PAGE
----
ROME — The fishing industry must do more to confront the effects of climate change as well as get a grip on the perennial problem of overfishing, said a UN report to be published Monday.
The State of World Fisheries and Aquaculture report said responsible fishing practices must be more widely implemented and called for new strategies to cope with climate change.
“Climate change is already modifying the distribution of both marine and freshwater species. Warmer-water species are being pushed towards the poles and experiencing changes in habitat size and productivity.
“And climate change is affecting the seasonality of biological processes, altering marine and freshwater food webs, with unpredictable consequences for fish production,” the study said.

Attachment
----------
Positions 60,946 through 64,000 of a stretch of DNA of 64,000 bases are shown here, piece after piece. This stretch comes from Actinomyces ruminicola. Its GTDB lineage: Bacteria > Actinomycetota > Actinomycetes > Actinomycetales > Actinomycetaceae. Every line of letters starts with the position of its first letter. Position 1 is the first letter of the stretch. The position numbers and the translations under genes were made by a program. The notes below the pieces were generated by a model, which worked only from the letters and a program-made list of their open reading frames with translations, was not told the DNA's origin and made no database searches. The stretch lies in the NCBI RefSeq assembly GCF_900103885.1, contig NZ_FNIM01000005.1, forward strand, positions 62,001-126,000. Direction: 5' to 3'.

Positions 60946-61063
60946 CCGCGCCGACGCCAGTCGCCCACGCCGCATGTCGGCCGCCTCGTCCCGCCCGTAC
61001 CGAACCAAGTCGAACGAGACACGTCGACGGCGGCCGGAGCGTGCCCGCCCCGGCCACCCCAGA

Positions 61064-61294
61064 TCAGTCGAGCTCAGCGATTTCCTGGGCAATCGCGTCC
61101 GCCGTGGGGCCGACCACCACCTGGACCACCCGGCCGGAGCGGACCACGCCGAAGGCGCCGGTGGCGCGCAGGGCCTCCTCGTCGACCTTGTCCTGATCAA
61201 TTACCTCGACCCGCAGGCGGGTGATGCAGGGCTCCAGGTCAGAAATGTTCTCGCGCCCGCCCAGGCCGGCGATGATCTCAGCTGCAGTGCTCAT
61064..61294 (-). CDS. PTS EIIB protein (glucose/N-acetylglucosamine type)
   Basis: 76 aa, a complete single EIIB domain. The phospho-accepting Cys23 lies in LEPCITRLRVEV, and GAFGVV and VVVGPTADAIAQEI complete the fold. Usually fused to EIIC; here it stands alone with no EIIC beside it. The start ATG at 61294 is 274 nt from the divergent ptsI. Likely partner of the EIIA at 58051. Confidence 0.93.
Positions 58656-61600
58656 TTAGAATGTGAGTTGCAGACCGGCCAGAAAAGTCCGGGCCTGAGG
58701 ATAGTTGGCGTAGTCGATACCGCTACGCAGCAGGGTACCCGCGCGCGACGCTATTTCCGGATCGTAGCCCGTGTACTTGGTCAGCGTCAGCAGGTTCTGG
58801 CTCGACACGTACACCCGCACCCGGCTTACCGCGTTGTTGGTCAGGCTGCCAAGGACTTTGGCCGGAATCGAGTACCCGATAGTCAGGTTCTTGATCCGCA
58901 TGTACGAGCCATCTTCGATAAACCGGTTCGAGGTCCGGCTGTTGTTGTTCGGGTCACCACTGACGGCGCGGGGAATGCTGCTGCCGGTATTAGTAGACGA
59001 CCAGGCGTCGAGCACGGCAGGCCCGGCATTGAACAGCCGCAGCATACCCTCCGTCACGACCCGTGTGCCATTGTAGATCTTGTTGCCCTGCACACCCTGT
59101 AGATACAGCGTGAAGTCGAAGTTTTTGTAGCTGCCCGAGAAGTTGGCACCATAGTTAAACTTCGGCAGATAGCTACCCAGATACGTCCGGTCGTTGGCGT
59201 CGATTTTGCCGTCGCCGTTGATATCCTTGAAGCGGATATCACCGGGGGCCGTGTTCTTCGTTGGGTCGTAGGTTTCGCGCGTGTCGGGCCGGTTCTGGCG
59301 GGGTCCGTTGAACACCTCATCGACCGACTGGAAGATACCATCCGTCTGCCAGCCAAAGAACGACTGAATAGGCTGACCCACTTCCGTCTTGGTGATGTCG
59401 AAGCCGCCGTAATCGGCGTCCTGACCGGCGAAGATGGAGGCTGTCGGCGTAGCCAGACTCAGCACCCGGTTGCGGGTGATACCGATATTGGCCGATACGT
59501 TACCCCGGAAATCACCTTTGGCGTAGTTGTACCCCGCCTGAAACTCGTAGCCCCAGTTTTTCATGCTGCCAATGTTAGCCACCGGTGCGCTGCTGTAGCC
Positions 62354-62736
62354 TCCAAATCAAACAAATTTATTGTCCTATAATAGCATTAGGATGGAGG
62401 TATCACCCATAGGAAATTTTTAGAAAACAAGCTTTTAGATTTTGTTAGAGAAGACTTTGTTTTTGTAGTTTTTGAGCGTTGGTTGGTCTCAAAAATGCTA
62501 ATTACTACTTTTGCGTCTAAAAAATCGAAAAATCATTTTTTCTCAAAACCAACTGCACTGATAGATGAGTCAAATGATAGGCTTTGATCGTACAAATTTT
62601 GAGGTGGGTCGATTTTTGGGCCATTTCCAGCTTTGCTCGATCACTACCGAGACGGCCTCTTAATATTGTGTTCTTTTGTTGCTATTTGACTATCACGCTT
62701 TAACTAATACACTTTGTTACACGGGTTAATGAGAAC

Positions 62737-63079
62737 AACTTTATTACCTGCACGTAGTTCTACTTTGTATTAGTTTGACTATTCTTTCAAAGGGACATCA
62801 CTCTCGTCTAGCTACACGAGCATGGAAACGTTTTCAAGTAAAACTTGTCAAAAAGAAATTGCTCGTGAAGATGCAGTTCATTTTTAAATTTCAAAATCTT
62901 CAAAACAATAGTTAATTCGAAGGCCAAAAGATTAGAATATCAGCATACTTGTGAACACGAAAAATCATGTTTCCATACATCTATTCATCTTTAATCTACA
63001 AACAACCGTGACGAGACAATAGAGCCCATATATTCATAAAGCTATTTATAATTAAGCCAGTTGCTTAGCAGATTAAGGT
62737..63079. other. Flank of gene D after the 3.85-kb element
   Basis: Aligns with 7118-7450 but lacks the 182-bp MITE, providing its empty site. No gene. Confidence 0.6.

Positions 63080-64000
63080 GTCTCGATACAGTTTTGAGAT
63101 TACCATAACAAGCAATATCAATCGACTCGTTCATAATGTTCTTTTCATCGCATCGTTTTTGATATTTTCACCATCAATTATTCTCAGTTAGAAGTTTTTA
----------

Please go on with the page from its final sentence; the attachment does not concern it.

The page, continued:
Urgent efforts are needed to help fishing communities strengthen their resilience to climate change, especially those who are most vulnerable, said Kevern Cochrane, one of its authors.
The report, compiled by the UN’s Food and Agriculture Organization, said the key problem was still overfishing and warned that communities relying heavily on fishing could face serious problems if stocks continue to dwindle.
Overfishing, which affects 19 percent of major commercial fish stocks monitored by the FAO, was being facilitated by a higher number of trawlers in operation and increasingly effective technology, it said.
Areas with the highest levels of fully-exploited stocks are the northeast Atlantic, the western Indian Ocean and the northwest Pacific, the FAO said.
It also criticized paltry efforts to regulate bottom-trawl fishing, manage shark fisheries and tackle illegal fishing, saying there had only been “limited progress”.